Friday, October 23 2020


Mechanism needed to get employers engaged in job training

Update: October, 03/2020 - 08:29


Students who graduated from secondary school attend an electricity class at Hà Nội Industrial Vocational College. — VNA/VNS Photo Anh Tuấn 

HÀ NỘI — Few employers are engaged in the links among Government, job trainers, employers and trainees’ families due to the lack of a binding mechanism, vice director of Hà Nội’s Department of Labour, Invalids and Social Affairs Nguyễn Thanh Nhàn said.

Speaking at a recent meeting on the enrolment of vocational schools and colleges for this school year, Nhàn said once employers’ involvement in job training was enhanced, it would improve employment opportunities for trainees.

This year, 21 public job training institutes in Hà Nội hope to receive 18,735 students including nearly 8,000 students for college programmes which last two or three years and more than 10,700 students for vocational training programmes which last two years or less.

To date, more than 2,500 students have been admitted to job training college programmes and 6,500 students admitted to vocational school programmes.

It is expected that by the end of next month, the city’s job training institutes will meet or even exceed their enrolment targets.

Nhàn said due to the COVID-19 pandemic, the schools faced difficulties in reaching students in conventional ways like face-to-face consultations or through school fairs. Instead, the schools used online approaches.

With improved budgets for education, many families now preferred to have their children attend colleges or universities while many colleges/universities had lowered their requirements to attract students, posing more difficulties for vocational schools, Nhàn said.

Nguyễn Thành Long, principal of the Hà Nội Transportation Works Vocational School, said the school had enrolled more than 4,300 students for elementary level, twice the figure expected.

“Most of the students are from rural or suburban areas, who want to work right after graduation,” Long said, adding that it was difficult to enrol students from urban areas or the city’s inner districts as they and their families preferred colleges or universities.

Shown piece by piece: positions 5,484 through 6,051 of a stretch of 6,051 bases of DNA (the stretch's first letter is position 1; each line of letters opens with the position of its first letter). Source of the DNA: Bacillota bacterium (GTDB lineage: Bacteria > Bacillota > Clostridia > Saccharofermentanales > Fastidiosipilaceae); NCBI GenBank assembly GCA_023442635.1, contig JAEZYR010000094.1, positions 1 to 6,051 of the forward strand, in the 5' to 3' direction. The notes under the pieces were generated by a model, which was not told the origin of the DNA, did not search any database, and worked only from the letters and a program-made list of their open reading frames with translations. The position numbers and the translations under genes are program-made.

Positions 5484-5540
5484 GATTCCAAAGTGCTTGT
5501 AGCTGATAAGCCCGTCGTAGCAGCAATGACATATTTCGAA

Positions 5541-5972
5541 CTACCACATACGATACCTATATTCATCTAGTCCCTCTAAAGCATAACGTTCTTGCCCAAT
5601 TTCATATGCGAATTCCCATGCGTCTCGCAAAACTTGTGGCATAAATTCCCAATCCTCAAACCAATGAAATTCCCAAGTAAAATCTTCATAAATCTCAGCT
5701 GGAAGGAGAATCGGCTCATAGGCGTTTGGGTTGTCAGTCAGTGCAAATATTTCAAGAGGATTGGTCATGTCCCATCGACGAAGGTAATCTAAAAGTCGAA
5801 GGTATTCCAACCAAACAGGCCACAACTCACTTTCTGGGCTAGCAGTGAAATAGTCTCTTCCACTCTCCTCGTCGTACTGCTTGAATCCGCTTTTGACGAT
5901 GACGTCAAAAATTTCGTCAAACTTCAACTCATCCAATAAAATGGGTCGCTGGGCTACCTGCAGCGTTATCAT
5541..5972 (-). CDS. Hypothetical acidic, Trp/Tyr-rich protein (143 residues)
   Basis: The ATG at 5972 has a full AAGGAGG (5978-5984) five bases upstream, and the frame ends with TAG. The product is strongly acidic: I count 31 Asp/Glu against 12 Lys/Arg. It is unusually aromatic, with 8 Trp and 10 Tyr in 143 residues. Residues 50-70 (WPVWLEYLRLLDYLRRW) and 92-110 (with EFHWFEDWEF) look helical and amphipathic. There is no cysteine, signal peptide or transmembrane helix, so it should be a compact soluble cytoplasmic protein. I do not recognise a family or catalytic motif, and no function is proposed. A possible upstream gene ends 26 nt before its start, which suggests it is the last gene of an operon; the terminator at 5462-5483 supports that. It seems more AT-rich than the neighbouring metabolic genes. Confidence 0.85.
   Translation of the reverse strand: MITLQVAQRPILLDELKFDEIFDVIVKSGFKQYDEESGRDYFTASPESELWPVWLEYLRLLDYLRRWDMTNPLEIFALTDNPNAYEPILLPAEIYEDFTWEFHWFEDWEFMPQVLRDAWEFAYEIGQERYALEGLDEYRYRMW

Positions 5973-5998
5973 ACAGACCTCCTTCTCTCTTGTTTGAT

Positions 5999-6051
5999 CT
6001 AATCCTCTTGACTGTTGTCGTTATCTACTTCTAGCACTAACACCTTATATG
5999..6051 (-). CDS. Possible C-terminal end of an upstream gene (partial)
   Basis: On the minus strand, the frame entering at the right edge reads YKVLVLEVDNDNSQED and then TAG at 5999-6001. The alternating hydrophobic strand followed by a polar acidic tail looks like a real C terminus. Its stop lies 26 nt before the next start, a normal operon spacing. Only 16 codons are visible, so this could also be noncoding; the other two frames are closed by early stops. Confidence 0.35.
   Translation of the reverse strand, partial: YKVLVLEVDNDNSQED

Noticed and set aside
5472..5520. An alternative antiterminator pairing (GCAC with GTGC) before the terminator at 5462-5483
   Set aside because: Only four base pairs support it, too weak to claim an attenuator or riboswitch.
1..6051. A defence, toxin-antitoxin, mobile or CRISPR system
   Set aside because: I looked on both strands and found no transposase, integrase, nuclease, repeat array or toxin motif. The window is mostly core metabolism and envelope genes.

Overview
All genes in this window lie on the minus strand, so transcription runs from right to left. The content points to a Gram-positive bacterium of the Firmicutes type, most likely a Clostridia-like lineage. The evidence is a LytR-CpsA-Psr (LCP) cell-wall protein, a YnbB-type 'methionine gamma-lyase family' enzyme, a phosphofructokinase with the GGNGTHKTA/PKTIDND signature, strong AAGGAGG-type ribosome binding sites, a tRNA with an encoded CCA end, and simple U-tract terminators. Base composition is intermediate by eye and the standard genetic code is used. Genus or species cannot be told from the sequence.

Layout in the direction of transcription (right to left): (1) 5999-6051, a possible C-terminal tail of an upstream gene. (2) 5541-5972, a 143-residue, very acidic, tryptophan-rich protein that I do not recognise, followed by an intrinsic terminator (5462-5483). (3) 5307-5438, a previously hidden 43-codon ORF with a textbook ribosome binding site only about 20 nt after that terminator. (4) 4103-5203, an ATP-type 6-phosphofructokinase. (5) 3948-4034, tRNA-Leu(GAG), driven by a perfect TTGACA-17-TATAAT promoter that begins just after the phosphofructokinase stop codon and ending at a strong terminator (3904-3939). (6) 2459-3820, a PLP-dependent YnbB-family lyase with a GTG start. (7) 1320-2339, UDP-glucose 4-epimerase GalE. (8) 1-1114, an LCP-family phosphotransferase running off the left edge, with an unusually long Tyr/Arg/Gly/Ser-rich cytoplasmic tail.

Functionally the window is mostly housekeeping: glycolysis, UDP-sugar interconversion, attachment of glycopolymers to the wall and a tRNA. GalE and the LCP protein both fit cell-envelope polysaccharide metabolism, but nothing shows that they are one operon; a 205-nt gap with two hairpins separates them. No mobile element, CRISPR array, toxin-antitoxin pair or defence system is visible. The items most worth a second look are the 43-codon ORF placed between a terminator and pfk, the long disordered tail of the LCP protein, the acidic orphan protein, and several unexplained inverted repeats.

Phạm Tiến Dũng, principal of the Hà Nội College of Electronic and Electro - Refrigeratory Technics, said thanks to improved communication and visible effective of vocational training, students and their families had better understanding of vocational institutes.

However, many others were still sceptical or unaware of job training institutes, resulting in modest enrolment at many vocational schools.

“It is necessary for schools to improve career orientation and job consultation during enrolment,” Dũng said.

“With proper understanding about training programmes and jobs to work in future, students will be more interested in vocational training schools,” he said, adding that about 70 per cent of the students admitted to his school learned about the school through acquaintances who were alumni.

Dũng said such students could go to work during their first year at the school.

“To increase enrolment, besides improved job orientation and consultation, the school also expanded co-operation with employers, training students to fit with employers’ requirements,”Dũng said.

Nguyễn Công Truyền, principal of the Việt Nam–Korean Vocational College, said the city should have further communication to change public prejudice on vocational schools, with more activities to honour students of vocational schools or skilled workers.

The role of employers in training and creating jobs should be promoted, he said, adding that almost all students graduating from departments like refrigerator technology, electrical and electronics, engineering or automobile technology easily got employed upon graduation.

Ngô Văn Quý, vice chairman of the Hà Nội People’s Committee, called on stakeholders to increase communication about vocational training.

He asked departments of labour and education and training to work together in career orientation and consultation for students in secondary and high schools.

The departments were also asked to teach students about vocational schools as well as labour markets, particularly jobs the market has a high demand for.

The city’s Department of Planning and Investment was asked to review projects relating to vocational training so that proper resources would be given to the sector. — VNS

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